The last few years have seen an undermining of the liveability of European inner cities. Residents and small businesses are rapidly being replaced by international mass tourism. With the rise of low-cost airlines, the worldwide growth of the middle class and the irrepressible home-sharing economy, an end to the growing tourism flows is still not in sight.
Amsterdam too has lost its balance. Since the turn of the century, tourists have been taking possession of the city's canal belt and hotels are springing up like mushrooms. Policymakers are encouraging the tourism flows ever further, or at best are responding with a half-hearted ban on hotels. The functional and socially diverse city centre is making way for a tourist reservation with unaffordable rental and hospitality prices. Local residents often feel powerless. Amsterdam citizens complain bitterly about the increasing pressure, but at the same time rent out their flats via popular websites such as Airbnb.
It seems as if Amsterdam has forgotten that a hard battle was once fought to defend its beloved inner city against the urban planners of the 1960s. At that time the threat came from modernist office and hotel complexes, shopping centres and motorways. In the 1970s critical citizens turned against the goals and methods of large-scale urban renewal, which formed the foundation for such developments. Assisted by a shaky economy and the changing wishes and demands of residents, in the 1980s willing politicians and critical citizens were able to transform the inner city into an affordable place to live, work and enjoy leisure time.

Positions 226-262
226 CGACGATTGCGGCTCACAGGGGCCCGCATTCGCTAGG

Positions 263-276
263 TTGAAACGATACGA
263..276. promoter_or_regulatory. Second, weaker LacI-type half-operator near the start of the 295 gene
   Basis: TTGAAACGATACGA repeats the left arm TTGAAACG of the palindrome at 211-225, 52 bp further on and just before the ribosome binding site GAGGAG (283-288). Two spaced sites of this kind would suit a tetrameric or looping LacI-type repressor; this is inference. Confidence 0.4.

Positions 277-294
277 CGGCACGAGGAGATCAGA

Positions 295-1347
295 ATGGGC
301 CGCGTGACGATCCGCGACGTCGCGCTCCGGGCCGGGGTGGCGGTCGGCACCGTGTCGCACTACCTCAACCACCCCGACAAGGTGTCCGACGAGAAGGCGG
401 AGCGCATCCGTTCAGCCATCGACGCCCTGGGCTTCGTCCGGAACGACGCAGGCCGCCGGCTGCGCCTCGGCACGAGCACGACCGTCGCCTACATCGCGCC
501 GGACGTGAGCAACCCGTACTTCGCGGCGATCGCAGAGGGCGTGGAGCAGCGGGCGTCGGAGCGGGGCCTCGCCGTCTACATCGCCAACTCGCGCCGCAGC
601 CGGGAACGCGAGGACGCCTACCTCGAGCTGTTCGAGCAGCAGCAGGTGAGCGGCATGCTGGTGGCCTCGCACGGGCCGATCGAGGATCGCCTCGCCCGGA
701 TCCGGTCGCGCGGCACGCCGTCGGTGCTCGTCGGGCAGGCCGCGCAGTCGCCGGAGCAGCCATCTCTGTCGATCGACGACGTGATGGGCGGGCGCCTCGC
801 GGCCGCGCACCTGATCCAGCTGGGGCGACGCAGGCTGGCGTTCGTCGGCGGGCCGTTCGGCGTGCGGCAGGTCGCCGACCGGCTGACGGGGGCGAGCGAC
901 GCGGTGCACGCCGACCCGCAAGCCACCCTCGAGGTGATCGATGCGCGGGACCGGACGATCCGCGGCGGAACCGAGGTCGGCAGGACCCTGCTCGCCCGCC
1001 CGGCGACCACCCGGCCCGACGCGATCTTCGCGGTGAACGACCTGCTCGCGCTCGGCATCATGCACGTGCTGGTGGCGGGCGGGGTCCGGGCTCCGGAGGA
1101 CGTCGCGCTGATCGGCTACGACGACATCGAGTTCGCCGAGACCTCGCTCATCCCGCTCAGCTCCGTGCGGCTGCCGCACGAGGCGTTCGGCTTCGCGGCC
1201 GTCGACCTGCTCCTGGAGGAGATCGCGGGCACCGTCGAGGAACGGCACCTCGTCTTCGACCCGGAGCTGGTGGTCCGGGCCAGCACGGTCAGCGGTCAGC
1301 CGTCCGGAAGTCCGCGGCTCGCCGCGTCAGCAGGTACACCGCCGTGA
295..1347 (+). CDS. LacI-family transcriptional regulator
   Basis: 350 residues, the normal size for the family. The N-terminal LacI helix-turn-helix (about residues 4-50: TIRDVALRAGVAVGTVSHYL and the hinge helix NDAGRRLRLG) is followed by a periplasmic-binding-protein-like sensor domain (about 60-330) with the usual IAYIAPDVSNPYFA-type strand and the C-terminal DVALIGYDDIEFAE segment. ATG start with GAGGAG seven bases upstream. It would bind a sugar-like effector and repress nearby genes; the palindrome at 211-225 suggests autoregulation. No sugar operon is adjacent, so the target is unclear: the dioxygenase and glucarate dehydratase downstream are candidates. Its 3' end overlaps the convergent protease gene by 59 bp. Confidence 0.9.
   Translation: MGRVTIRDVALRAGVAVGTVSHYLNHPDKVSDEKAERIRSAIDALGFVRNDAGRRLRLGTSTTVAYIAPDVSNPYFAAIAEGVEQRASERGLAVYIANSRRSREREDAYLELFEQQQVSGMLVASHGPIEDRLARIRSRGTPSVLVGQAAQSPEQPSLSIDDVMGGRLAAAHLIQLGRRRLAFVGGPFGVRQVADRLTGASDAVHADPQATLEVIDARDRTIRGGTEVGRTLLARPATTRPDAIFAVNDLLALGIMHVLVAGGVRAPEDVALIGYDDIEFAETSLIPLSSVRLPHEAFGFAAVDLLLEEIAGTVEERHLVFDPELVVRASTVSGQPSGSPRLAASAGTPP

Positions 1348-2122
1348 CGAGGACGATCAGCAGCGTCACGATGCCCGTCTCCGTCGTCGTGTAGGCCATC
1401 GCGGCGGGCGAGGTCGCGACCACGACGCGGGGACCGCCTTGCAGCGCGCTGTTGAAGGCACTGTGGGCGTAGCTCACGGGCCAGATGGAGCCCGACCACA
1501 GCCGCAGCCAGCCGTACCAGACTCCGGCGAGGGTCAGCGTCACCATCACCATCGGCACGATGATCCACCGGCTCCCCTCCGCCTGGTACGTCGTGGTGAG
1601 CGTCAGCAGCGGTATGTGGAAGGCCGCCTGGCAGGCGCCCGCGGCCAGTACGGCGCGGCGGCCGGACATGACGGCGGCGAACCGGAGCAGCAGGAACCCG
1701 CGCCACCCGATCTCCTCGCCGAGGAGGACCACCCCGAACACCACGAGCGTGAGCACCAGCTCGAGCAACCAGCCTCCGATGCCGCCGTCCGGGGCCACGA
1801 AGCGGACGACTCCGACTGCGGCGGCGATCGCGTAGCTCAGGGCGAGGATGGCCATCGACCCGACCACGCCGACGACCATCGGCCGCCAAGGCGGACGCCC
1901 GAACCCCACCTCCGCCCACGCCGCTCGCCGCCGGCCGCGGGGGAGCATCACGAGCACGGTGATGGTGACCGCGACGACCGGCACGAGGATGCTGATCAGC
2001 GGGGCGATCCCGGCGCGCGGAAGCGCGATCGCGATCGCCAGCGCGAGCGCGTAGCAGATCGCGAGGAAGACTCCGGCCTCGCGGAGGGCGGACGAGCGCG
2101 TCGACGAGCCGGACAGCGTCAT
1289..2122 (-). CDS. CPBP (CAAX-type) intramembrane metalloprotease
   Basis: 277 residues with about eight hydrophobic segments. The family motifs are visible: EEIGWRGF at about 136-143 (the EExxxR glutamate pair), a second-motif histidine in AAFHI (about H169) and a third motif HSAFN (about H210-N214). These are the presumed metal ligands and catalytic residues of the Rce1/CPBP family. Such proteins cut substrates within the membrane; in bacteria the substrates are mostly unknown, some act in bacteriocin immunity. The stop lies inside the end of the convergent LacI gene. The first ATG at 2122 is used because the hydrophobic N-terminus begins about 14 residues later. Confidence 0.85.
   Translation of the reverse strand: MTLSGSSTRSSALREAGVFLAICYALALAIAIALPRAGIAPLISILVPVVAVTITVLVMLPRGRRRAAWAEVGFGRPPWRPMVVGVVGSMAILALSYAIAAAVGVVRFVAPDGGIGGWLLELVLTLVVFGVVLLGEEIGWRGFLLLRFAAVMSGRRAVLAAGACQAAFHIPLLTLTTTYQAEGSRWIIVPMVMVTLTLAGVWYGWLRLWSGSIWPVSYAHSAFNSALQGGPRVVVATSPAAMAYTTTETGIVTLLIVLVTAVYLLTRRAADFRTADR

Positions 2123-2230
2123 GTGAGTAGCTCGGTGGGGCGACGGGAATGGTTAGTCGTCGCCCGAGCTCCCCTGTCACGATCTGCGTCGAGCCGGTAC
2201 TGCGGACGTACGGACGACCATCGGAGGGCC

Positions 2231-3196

If this unique character of the Amsterdam inner city is to be preserved, the city needs to regain the ability to defend itself as it did during the 1970s. If history repeats itself, as historians often claim, then we must also be able to learn from it. And so this article examines how the people of Amsterdam over the 1970s succeeded in resisting the city's hotel and business sector.
The end of Paradiso
The current hotel boom has its origins in the urban crisis of the 1960s and 1970s, when tens of thousands of residents and hundreds of businesses left Amsterdam for the surrounding region. In a spiral of impoverishment and decay, the slowly increasing tourism trade was one of the few glimmers of hope for the city's economic future.